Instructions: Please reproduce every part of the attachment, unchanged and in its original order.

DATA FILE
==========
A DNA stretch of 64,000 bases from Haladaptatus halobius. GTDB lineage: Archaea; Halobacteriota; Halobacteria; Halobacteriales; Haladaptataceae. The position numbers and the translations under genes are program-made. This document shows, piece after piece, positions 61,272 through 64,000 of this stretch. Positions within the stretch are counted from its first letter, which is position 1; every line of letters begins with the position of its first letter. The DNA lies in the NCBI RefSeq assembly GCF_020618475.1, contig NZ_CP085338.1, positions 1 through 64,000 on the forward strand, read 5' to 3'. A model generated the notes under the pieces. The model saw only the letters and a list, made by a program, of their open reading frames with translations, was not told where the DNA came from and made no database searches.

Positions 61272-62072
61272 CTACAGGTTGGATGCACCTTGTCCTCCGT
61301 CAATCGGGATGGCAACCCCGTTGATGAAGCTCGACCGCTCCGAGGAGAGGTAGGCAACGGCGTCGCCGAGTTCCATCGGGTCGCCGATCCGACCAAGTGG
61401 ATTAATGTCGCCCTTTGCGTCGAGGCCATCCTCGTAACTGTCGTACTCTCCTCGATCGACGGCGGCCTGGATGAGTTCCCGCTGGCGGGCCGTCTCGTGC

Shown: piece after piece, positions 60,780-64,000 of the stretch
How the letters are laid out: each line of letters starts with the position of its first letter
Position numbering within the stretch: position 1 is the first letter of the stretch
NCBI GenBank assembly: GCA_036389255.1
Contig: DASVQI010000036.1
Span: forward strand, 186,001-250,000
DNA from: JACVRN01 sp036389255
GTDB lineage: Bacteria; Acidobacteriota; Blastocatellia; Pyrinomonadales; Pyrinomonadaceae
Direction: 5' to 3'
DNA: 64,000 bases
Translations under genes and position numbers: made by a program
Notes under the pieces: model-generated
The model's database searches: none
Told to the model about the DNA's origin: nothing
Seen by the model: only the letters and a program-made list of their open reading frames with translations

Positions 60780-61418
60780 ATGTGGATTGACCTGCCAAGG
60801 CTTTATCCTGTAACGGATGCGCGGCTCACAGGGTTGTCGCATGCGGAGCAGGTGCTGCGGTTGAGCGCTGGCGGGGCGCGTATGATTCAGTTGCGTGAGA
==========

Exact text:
A DNA stretch of 64,000 bases from Haladaptatus halobius. GTDB lineage: Archaea; Halobacteriota; Halobacteria; Halobacteriales; Haladaptataceae. The position numbers and the translations under genes are program-made. This document shows, piece after piece, positions 61,272 through 64,000 of this stretch. Positions within the stretch are counted from its first letter, which is position 1; every line of letters begins with the position of its first letter. The DNA lies in the NCBI RefSeq assembly GCF_020618475.1, contig NZ_CP085338.1, positions 1 through 64,000 on the forward strand, read 5' to 3'. A model generated the notes under the pieces. The model saw only the letters and a list, made by a program, of their open reading frames with translations, was not told where the DNA came from and made no database searches.

Positions 61272-62072
61272 CTACAGGTTGGATGCACCTTGTCCTCCGT
61301 CAATCGGGATGGCAACCCCGTTGATGAAGCTCGACCGCTCCGAGGAGAGGTAGGCAACGGCGTCGCCGAGTTCCATCGGGTCGCCGATCCGACCAAGTGG
61401 ATTAATGTCGCCCTTTGCGTCGAGGCCATCCTCGTAACTGTCGTACTCTCCTCGATCGACGGCGGCCTGGATGAGTTCCCGCTGGCGGGCCGTCTCGTGC

Shown: piece after piece, positions 60,780-64,000 of the stretch
How the letters are laid out: each line of letters starts with the position of its first letter
Position numbering within the stretch: position 1 is the first letter of the stretch
NCBI GenBank assembly: GCA_036389255.1
Contig: DASVQI010000036.1
Span: forward strand, 186,001-250,000
DNA from: JACVRN01 sp036389255
GTDB lineage: Bacteria; Acidobacteriota; Blastocatellia; Pyrinomonadales; Pyrinomonadaceae
Direction: 5' to 3'
DNA: 64,000 bases
Translations under genes and position numbers: made by a program
Notes under the pieces: model-generated
The model's database searches: none
Told to the model about the DNA's origin: nothing
Seen by the model: only the letters and a program-made list of their open reading frames with translations

Positions 60780-61418
60780 ATGTGGATTGACCTGCCAAGG
60801 CTTTATCCTGTAACGGATGCGCGGCTCACAGGGTTGTCGCATGCGGAGCAGGTGCTGCGGTTGAGCGCTGGCGGGGCGCGTATGATTCAGTTGCGTGAGA